Nelspoort

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Nelspoort
Part of the town of Nelspoort in the Karoo
Part of the town of Nelspoort in the Karoo
Nelspoort is located in Western Cape
Nelspoort
Nelspoort
Nelspoort is located in South Africa
Nelspoort
Nelspoort
Nelspoort is located in Africa
Nelspoort
Nelspoort
 Nelspoort shown within Western Cape
Coordinates: 32°7′S 23°0′E / 32.117°S 23.000°E / -32.117; 23.000Coordinates: 32°7′S 23°0′E / 32.117°S 23.000°E / -32.117; 23.000
Country South Africa
Province Western Cape
District Central Karoo
Municipality Beaufort West
Area[1]
 • Total 72.04 km2 (27.81 sq mi)
Population (2011)[1]
 • Total 1,699
 • Density 24/km2 (61/sq mi)
Racial makeup (2011)[1]
 • Black African 17.0%
 • Coloured 80.9%
 • Indian/Asian 0.8%
 • White 0.9%
 • Other 0.4%
First languages (2011)[1]
 • Afrikaans 90.5%
 • Xhosa 2.7%
 • English 2.1%
 • Sotho 2.1%
 • Other 2.7%
Postal code (street) 6973
PO box 6973
Area code 023

Nelspoort is a town located in Beaufort West Local Municipality in the Western Cape, South Africa.

The town of Nelspoort lies at the foot of the Nuweveld Mountains, 50 kilometres north-east of Beaufort West on an old section of the N1 highway. It is nearby to a watercourse, the Salt River, which flows after rains, from the Nuweveld mountains to a seasonal wetland to the south.

History[edit]

Riders and wagons outspanning in Nelspoort, 1868.
Nelspoort relative to Beaufort West in the Great Karoo. Map from 1911.

The original inhabitants of the area were the indigenous San, whose rock paintings and engravings still adorn the stones in the hills around Nelspoort, especially on the rock faces of Tierkloof. Among the animals depicted in these paintings is a possible Megalotragus, a large animal of a long extinct bovine genus. This suggests that some of the paintings might be at least 10,000 years old.[2]

In the 1700s, waves of semi-nomadic farmers arrived from the Cape. These were the "Trekboers" and the "Griquas", Afrikaans-speaking migrants who inhabited the borderlands of the Cape Colony. In the ensuing century, the area was sporadically farmed, but much of the sparse population remained semi-nomadic.[3]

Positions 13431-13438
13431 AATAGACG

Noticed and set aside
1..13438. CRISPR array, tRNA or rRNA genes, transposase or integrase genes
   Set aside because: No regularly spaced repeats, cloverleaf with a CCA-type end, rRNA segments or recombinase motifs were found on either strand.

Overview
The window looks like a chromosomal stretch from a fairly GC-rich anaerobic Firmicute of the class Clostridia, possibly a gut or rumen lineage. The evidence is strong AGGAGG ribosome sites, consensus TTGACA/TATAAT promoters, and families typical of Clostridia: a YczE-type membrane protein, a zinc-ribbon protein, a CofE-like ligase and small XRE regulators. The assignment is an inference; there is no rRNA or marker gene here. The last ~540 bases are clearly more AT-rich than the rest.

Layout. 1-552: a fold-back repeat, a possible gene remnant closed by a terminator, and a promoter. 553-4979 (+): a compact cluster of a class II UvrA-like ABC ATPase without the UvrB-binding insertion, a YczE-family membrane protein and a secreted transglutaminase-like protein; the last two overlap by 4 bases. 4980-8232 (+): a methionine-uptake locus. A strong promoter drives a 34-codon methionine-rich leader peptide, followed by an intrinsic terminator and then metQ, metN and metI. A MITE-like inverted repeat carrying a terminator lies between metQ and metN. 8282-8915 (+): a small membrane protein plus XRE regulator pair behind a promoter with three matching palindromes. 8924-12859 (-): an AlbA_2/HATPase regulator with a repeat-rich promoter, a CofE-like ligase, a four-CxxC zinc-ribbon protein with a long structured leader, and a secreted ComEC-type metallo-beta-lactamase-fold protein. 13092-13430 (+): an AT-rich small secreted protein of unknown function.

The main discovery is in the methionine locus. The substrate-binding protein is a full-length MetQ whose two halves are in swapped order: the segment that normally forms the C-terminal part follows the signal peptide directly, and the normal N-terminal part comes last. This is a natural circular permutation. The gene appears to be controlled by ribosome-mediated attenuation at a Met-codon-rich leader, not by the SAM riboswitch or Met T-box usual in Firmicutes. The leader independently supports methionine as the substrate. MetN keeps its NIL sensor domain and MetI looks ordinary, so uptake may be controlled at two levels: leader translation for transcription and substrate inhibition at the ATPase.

The actual town of Nelspoort had its origins nearly a century later, when a young Anglo-Italian immigrant, John Molteno, arrived and established a farming business by that name. Over the next few years he built it into an enormous network of sheep farming estates, and eventually became the first Prime Minister of the Cape Colony. Geared towards wool exports, much of the region continued to be farmed by his successors and the Nelspoort farm itself became the nucleus for the growing town.[4]

During the Anglo-Boer War, the British built hundreds of blockhouses in the area to protect their prime railway link, and in 1920 a Sanatorium was opened nearby for patients suffering from Tuberculosis and other pulmonary illnesses. This institution was located here to take advantage of the dry, clean, fresh air of the Karoo mountains, and provided employment for many local villagers. It was a huge success that produced excellent results, with visitors including even the likes of the British royal family. By the 1970s though, tuberculosis was in decline and the sanatorium eventually closed. [5]

Recently, a change in the route of both the N1 highway (the largest road in the country) and the Cape's main Railway line, have meant that the town has been deprived of a large percentage of its income and has consequently shrunk.[6]

The Nuweveld Mountains in the vicinity of Nelspoort.

References[edit]

  1. ^ a b c d "Main Place Nelspoort". Census 2011. 
  2. ^ C. Schoeman: The Historical Karoo: Traces of the Past in South Africa's Arid Interior. Penguin Random House South Africa. ISBN 1770225684 p.49.
  3. ^ Encyclopedia of Southern Africa. 1967. Rosenthal
  4. ^ C. Schoeman: The Historical Karoo: Traces of the Past in South Africa's Arid Interior. Penguin Random House South Africa. ISBN 1770225684 p.49.
  5. ^ Oppad in Suid-Afrika. BPJ Erasmus. 1995 ISBN 1-86842-026-4
  6. ^ http://www.scat.org.za/partners/rural-partners/western-cape/nelspoort


External links[edit]